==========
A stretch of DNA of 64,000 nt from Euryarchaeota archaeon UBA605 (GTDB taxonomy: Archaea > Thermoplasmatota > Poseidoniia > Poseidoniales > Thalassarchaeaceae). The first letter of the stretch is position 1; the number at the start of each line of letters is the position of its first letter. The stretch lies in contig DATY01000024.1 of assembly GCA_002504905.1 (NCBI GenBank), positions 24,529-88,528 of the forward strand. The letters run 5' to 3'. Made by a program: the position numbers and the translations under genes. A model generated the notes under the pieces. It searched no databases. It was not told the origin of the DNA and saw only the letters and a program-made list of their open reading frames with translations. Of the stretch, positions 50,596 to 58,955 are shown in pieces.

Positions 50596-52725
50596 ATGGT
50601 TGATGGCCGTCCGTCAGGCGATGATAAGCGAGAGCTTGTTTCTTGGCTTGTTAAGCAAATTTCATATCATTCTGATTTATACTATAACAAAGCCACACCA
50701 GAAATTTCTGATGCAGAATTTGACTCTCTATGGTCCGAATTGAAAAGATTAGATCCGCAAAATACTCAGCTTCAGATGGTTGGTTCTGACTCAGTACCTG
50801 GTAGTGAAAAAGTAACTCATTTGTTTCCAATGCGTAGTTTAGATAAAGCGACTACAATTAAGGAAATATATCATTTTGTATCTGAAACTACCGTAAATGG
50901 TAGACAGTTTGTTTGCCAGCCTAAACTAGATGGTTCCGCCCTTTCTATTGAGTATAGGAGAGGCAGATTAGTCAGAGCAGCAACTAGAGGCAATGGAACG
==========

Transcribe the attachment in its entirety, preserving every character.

A stretch of DNA of 64,000 nt from Euryarchaeota archaeon UBA605 (GTDB taxonomy: Archaea > Thermoplasmatota > Poseidoniia > Poseidoniales > Thalassarchaeaceae). The first letter of the stretch is position 1; the number at the start of each line of letters is the position of its first letter. The stretch lies in contig DATY01000024.1 of assembly GCA_002504905.1 (NCBI GenBank), positions 24,529-88,528 of the forward strand. The letters run 5' to 3'. Made by a program: the position numbers and the translations under genes. A model generated the notes under the pieces. It searched no databases. It was not told the origin of the DNA and saw only the letters and a program-made list of their open reading frames with translations. Of the stretch, positions 50,596 to 58,955 are shown in pieces.

Positions 50596-52725
50596 ATGGT
50601 TGATGGCCGTCCGTCAGGCGATGATAAGCGAGAGCTTGTTTCTTGGCTTGTTAAGCAAATTTCATATCATTCTGATTTATACTATAACAAAGCCACACCA
50701 GAAATTTCTGATGCAGAATTTGACTCTCTATGGTCCGAATTGAAAAGATTAGATCCGCAAAATACTCAGCTTCAGATGGTTGGTTCTGACTCAGTACCTG
50801 GTAGTGAAAAAGTAACTCATTTGTTTCCAATGCGTAGTTTAGATAAAGCGACTACAATTAAGGAAATATATCATTTTGTATCTGAAACTACCGTAAATGG
50901 TAGACAGTTTGTTTGCCAGCCTAAACTAGATGGTTCCGCCCTTTCTATTGAGTATAGGAGAGGCAGATTAGTCAGAGCAGCAACTAGAGGCAATGGAACG